Iraqis remain hopeful about constitution

Deadline was extended

divisive issues include oil revenue, federalism

August 17, 2005|By Ashraf Khalil | Ashraf Khalil,LOS ANGELES TIMES

BAGHDAD, Iraq - After granting themselves an extra week to finish drafting a constitution, Iraqi legislators took a break yesterday from marathon negotiations and expressed optimism that lingering disagreements could soon be resolved.

"I expect that even before the seven days, the constitution will be finalized," said President Jalal Talabani. "Only a few items are pending."

Monday was the deadline for completing the document, but drafters were unable to agree on such divisive issues as women's rights, the distribution of oil revenue, the role of Islamic law and whether to establish a federal system.

U.S. Ambassador Zalmay Khalilzad, who was heavily involved in the negotiations, said yesterday that he was disappointed by the delay, but he praised Iraqi politicians for the compromises they have made and expressed confidence that the extra week would produce an agreement.

Although Talabani and others characterized the remaining disputes as more technical than substantial, deep rifts remain.

Sunni Arab representatives are strongly opposed to the desire among Kurds and Shiites to establish semi-independent states around a weak Baghdad government.

Shiite negotiators remain determined to secure the same level of autonomy for their southern provinces as the Kurdish-dominated north has had since the 1991 Persian Gulf war.

If the disputes can't be resolved within a week, legislators could again extend the deadline. But doing so could seriously damage the public credibility of the process and jeopardize plans to hold an Oct. 15 national referendum on the constitution. If voters approved the document then, parliamentary elections would follow in December.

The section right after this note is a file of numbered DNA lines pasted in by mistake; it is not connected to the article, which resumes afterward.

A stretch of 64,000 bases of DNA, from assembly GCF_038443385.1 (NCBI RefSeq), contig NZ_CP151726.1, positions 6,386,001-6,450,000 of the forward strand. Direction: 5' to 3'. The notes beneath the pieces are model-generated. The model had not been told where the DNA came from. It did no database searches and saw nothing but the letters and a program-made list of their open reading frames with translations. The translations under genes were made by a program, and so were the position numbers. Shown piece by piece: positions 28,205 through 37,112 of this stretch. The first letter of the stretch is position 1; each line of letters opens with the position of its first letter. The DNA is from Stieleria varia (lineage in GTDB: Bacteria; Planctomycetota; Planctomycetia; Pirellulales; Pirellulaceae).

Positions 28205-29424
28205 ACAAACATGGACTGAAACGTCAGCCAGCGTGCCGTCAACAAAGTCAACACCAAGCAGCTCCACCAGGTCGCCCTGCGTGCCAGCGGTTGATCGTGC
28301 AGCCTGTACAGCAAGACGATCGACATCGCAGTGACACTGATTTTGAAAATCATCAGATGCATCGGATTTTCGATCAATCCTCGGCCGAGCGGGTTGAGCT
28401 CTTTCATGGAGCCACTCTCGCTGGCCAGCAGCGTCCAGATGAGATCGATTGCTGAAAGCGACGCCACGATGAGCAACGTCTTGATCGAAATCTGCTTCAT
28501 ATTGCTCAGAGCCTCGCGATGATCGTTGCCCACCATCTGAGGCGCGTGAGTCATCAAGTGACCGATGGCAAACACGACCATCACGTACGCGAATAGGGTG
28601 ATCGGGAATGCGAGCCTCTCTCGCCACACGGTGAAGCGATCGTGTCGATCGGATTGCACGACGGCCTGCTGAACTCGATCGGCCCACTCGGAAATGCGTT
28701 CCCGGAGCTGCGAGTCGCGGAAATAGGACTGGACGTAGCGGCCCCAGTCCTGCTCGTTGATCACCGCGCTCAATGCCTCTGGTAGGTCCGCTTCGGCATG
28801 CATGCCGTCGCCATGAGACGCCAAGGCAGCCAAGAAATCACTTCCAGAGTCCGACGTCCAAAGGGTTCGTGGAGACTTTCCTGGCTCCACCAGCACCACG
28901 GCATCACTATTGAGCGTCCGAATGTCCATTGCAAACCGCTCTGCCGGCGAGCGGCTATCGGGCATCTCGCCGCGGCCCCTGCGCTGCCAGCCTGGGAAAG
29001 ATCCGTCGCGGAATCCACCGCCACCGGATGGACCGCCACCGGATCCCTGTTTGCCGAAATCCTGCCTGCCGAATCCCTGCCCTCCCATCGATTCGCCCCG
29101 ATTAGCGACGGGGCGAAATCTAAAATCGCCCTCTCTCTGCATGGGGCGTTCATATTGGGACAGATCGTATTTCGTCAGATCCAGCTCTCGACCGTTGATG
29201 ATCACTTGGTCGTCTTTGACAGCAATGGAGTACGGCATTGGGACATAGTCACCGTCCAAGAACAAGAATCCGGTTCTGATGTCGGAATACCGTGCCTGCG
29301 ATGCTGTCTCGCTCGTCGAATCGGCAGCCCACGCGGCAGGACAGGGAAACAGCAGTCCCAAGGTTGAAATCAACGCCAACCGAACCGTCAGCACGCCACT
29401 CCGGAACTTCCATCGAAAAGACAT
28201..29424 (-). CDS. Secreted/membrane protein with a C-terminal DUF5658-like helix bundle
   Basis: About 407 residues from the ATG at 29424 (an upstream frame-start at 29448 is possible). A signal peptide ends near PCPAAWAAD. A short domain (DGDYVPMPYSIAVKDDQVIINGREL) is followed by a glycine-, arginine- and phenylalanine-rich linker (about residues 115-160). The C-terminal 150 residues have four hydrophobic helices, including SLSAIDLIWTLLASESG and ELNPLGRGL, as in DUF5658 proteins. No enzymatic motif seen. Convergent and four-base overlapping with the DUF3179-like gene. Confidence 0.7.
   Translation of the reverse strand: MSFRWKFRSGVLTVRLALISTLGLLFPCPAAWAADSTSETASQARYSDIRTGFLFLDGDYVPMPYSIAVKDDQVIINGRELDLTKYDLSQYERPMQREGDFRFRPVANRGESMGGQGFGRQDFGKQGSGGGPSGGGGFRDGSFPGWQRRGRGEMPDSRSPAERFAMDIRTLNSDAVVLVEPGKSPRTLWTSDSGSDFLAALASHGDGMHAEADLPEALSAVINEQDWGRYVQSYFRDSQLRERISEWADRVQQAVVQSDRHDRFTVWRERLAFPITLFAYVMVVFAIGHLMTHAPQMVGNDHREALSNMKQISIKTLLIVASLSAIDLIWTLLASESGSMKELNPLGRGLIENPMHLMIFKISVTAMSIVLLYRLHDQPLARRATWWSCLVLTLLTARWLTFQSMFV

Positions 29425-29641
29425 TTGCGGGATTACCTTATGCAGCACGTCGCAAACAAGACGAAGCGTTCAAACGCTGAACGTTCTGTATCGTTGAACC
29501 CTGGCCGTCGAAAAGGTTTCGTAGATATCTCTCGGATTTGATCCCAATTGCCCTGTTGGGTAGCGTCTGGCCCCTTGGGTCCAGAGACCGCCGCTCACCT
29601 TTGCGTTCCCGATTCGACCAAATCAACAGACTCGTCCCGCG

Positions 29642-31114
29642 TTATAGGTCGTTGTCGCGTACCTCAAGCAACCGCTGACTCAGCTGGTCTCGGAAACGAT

All participants have ruled out another extension.

If disputes remain unresolved Monday, other options include dissolving the government and holding new elections, deferring disputed issues and passing a constitution over the objections of some negotiators.

Sunni representatives would welcome new elections, which could allow them to mobilize a community that largely stayed away from January's elections and left Kurds underrepresented in the government.

Khalilzad said he doesn't think that a parliament with more elected Sunnis would produce smoother negotiations. "I don't think it would change the issues," he said. "How would the fundamentals change?"

Shiite legislators have issued veiled warnings that they might use their parliamentary majority to force through a constitution if Sunnis remain opposed to a federalist system.

That could trigger a Sunni campaign to defeat the constitution in the October referendum.

Hussein Sharistani, deputy parliament speaker and a senior Shiite negotiator, played down that possibility, saying, "We don't think any three governorates will reject this draft."

The protracted deadlock has frustrated ordinary Iraqis, who have simmered through a third summer of war with unreliable supplies of electricity and water.

"I was so disappointed, and I feel that the people who have power in this country are not trustworthy," said Omar Ibrahim, a 28-year-old Baghdad computer technician. "This delay does not affect me personally, but it affects Iraqis in general. We have not noticed any changes. Nothing is improving, especially public services. ... We are only getting neglect."

In other developments, more than a dozen Iraqis were injured when a crowd gathered on the roof of a Baghdad hotel was fired on before dawn yesterday. Witnesses said a U.S. helicopter fired without warning. A U.S. military spokesman said the United States had no information on the incident.

The Los Angeles Times is a Tribune Publishing newspaper.

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